Ambassador Speckhard’s previous positions have included serving as Deputy Assistant Secretary General at NATO and Deputy Chief of Mission in Iraq; he has also served as a Senior Fellow at the Brookings Institution. Immediately prior to joining LWR, he was a senior advisor to Palantir Technologies, a Silicon Valley company at the forefront of using technology to drive innovative change across the government, commercial and non-profit sectors.
A descendant of a long line of Lutheran pastors, Ambassador Speckhard says his Lutheran upbringing instilled in him a strong core value of service to others, and a deep desire to contribute to alleviating poverty, suffering and injustice in the world.
A problem solver, a negotiator, a consensus builder and a visionary, Ambassador Speckhard brings to LWR deep experience working at the nexus of economic development, international security and political change, areas closely linked to LWR’s mission to serve people experiencing poverty and marginalization overseas.
Speckhard has a master’s degree in economics, a master’s degree in public policy and administration, and a bachelor’s degree from the University of Wisconsin – Madison and started his career in government as a Presidential Management Fellow.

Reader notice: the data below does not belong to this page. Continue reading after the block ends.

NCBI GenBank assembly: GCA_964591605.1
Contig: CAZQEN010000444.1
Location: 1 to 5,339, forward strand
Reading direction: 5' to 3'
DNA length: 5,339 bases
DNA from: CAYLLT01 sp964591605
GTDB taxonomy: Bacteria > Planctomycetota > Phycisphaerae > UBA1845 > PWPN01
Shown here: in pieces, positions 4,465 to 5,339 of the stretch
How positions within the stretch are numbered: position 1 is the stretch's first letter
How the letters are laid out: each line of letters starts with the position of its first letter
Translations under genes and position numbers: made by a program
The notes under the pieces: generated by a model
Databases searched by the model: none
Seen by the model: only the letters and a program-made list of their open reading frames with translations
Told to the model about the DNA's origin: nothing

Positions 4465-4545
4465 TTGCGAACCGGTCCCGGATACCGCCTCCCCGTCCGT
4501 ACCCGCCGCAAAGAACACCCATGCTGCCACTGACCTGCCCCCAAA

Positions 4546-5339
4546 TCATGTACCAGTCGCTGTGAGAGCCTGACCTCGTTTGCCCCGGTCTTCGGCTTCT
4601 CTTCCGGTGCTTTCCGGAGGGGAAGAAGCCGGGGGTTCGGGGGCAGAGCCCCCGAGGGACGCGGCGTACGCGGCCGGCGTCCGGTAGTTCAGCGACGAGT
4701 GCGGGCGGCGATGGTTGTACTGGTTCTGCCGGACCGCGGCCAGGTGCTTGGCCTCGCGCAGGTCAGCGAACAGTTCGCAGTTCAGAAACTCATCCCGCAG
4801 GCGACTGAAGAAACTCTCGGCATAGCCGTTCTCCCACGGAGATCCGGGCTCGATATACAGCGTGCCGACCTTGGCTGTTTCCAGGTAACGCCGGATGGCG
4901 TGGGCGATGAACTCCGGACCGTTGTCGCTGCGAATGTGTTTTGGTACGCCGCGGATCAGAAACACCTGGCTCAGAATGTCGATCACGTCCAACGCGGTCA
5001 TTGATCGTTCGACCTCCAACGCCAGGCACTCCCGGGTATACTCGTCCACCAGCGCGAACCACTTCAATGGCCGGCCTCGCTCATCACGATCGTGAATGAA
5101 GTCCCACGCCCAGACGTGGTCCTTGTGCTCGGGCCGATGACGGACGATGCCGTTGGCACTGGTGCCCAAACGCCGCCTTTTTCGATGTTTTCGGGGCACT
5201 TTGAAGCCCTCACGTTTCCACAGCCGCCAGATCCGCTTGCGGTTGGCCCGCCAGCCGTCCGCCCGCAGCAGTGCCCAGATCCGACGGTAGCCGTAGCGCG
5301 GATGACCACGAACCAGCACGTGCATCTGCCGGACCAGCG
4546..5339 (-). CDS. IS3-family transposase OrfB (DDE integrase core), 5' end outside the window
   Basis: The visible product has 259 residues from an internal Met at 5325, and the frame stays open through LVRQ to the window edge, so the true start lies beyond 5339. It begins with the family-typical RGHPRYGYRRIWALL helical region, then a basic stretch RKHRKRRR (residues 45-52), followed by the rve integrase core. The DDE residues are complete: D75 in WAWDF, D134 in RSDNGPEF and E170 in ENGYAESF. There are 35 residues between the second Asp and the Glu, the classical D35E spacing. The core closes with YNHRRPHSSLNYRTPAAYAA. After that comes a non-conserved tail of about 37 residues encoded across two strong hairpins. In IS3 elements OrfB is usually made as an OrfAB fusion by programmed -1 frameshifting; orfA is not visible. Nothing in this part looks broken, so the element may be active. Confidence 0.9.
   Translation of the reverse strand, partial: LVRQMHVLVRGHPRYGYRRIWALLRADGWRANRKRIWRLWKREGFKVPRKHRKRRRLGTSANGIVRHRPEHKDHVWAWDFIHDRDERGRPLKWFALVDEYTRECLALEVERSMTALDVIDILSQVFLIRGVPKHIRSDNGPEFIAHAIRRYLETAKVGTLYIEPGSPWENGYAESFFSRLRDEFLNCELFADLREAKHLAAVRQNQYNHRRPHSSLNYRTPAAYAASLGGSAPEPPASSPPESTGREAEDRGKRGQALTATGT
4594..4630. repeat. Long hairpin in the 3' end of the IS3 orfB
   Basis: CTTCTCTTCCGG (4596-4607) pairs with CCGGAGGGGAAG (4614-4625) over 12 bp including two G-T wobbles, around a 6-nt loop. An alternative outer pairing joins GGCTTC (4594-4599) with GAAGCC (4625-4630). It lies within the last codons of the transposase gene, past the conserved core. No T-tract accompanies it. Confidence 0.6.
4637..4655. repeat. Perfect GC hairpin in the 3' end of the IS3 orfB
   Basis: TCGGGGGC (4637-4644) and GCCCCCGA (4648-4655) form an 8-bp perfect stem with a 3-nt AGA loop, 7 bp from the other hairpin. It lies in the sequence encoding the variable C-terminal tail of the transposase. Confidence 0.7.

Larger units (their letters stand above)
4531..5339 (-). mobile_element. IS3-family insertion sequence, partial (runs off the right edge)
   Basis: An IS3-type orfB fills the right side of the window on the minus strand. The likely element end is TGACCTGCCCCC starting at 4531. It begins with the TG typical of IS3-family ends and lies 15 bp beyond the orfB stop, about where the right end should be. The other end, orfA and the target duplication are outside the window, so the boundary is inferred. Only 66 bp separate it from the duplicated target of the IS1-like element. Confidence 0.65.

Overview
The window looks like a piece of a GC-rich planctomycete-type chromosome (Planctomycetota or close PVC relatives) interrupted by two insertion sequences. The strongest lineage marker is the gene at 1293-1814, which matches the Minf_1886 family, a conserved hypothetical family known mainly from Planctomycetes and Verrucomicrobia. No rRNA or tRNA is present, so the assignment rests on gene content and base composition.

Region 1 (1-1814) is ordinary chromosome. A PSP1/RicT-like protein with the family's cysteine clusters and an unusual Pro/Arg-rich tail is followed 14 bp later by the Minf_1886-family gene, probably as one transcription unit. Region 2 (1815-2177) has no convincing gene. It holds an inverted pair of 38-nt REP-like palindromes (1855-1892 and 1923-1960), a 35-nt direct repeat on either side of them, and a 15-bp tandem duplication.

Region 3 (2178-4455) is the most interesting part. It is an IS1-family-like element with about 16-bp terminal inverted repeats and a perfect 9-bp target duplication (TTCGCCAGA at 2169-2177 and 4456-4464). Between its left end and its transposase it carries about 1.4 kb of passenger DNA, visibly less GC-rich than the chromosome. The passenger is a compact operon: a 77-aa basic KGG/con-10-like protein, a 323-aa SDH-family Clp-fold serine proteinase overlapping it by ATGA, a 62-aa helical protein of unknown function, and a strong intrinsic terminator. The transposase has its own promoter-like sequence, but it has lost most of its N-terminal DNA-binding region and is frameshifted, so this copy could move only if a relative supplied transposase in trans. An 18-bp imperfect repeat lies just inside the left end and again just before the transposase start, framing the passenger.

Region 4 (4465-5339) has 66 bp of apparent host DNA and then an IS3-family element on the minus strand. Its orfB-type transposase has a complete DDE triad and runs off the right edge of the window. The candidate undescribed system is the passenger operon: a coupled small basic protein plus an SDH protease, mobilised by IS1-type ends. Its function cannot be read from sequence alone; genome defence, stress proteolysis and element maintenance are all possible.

Bianca Vazquez has been at the Steinbruck Center at Luther Place since August of 2011 and serves as the Program Director. Bianca graduated from Loyola University Maryland in Baltimore, MD. During her time there, she was active in Loyola’s Alternative Break Program and was left with the conviction that educational trips for students should benefit the communities that host them. She also serves as the Co-Coordinator for the ELCA Organizing for Mission Cohort, a professional development network for pastors who are using the arts of community organizing to engage in congregational development and neighborhood justice work. Bianca is committed to facilitating transformative service and educational experiences, reimagining what volunteering and community engagement can look like, and idea of churches as vital neighborhood institutions committed to economic justice and racial equity.